23evidence for that. It is a completely absurd idea, they
24did not, but that is his view of emigration. There is a
25clear connection there.
26 Q. [Mr Irving]     Yes, but do you ----

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 1 A. [Professor Richard John Evans]     And then he goes on to talk about the way in which he
 2thought that Jews drove Germans to emigrate in a way that
 3describes exactly the way, in fact, that the Germans drove
 4the Jews to emigrate.
 5 Q. [Mr Irving]     This is purely and etymological exercise, Professor. How
 6would you translate then "Jewish emigration" in the
 7emigrating sense, not the killing sense?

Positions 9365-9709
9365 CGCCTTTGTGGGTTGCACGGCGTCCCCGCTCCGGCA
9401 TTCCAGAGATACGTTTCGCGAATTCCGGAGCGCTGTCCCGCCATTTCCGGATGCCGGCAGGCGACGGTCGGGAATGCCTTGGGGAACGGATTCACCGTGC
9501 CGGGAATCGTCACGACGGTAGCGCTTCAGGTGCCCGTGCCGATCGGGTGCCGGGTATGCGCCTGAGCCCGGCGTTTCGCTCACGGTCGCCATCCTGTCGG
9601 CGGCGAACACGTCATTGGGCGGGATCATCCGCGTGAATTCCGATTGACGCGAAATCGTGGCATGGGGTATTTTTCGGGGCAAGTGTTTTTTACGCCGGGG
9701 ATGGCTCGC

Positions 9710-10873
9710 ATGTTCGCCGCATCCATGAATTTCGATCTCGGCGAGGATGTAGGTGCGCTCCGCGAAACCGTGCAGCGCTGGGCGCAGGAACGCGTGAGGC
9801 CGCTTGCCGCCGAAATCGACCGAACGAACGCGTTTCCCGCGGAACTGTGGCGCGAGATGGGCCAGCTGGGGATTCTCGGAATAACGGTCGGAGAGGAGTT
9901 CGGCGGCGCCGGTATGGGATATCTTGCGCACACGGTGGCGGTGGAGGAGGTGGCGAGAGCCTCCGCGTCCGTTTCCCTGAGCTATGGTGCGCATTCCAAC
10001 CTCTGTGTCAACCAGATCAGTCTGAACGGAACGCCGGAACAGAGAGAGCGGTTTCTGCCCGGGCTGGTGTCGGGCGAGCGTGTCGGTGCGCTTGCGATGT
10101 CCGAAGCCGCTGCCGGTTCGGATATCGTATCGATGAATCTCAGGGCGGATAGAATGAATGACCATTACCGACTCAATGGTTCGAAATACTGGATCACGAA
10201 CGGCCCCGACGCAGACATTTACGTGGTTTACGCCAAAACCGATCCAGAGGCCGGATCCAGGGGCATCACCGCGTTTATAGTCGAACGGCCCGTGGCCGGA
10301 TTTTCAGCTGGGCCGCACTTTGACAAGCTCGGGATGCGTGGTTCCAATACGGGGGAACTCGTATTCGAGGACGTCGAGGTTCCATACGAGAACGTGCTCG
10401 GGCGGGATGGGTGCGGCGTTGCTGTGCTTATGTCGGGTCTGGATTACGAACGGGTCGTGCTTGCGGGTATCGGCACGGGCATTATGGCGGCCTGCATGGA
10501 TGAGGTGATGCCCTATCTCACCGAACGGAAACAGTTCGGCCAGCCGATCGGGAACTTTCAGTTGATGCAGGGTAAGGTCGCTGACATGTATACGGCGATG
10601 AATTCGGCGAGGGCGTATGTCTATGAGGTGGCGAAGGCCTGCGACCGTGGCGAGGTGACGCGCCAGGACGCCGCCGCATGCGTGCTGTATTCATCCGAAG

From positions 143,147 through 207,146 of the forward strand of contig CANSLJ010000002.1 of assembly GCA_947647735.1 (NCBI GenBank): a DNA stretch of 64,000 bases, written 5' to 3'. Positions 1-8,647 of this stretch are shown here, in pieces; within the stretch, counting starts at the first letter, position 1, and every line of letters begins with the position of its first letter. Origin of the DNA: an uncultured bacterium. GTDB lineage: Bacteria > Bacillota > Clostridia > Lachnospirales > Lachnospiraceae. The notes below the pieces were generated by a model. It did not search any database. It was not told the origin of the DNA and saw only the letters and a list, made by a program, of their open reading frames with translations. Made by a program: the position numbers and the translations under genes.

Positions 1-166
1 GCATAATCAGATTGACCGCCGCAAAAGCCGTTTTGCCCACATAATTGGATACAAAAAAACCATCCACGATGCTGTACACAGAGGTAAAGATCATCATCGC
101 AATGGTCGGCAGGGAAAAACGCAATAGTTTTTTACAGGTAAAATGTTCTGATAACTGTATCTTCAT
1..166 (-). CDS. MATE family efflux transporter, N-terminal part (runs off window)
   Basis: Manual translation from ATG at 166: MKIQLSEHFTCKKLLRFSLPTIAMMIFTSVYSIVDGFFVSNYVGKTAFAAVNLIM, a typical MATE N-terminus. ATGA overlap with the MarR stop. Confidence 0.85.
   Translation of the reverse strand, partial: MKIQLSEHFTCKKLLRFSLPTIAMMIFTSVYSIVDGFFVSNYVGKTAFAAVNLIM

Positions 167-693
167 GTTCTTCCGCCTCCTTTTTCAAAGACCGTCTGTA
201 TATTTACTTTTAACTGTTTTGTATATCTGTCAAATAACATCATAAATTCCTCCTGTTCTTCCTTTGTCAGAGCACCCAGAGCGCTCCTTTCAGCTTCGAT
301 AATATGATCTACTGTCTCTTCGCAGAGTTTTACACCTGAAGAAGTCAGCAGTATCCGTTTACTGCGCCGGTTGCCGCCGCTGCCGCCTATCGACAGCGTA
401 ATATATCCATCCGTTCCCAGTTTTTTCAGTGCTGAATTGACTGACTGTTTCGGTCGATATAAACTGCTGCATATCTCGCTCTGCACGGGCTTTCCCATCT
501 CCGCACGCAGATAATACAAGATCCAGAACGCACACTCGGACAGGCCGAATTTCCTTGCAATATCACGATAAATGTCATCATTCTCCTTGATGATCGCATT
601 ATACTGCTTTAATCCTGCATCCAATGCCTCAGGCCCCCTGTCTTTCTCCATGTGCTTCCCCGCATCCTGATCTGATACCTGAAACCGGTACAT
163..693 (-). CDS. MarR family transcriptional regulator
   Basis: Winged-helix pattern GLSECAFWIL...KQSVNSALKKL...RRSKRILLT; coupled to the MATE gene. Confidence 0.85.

8 A. [Professor Richard John Evans]     Yes, I mean, you enter reservations about the point of
 9indulging in purely etymological exercises ----
10 Q. [Mr Irving]     Can you just answer the question? Would it be "Juden
11Auswanderung"?
12 A. [Professor Richard John Evans]     --- given the misuse that you make of them. But, of
13course, it means "emigration". I have said that
14repeatedly. That is the literal meaning of the word
15"Auswanderung".
16 Q. [Mr Irving]     What German word would you use for "Jewish emigration"?
17"Juden Auswanderung"?
18 A. [Professor Richard John Evans]     Something like that, yes, "Judische Auswanderung",
19whatever.
20 Q. [Mr Irving]     Is that not precisely the word used in the September 1942
21document that we are going to be looking at later?
22 A. [Professor Richard John Evans]     Well, let us have a look at it.
23 Q. [Mr Irving]     Can we tackle things in sequence, Professor ----
24 A. [Professor Richard John Evans]     Well, you are the one who introduced the September
25document, Mr Irving, I did not.
26 Q. [Mr Irving]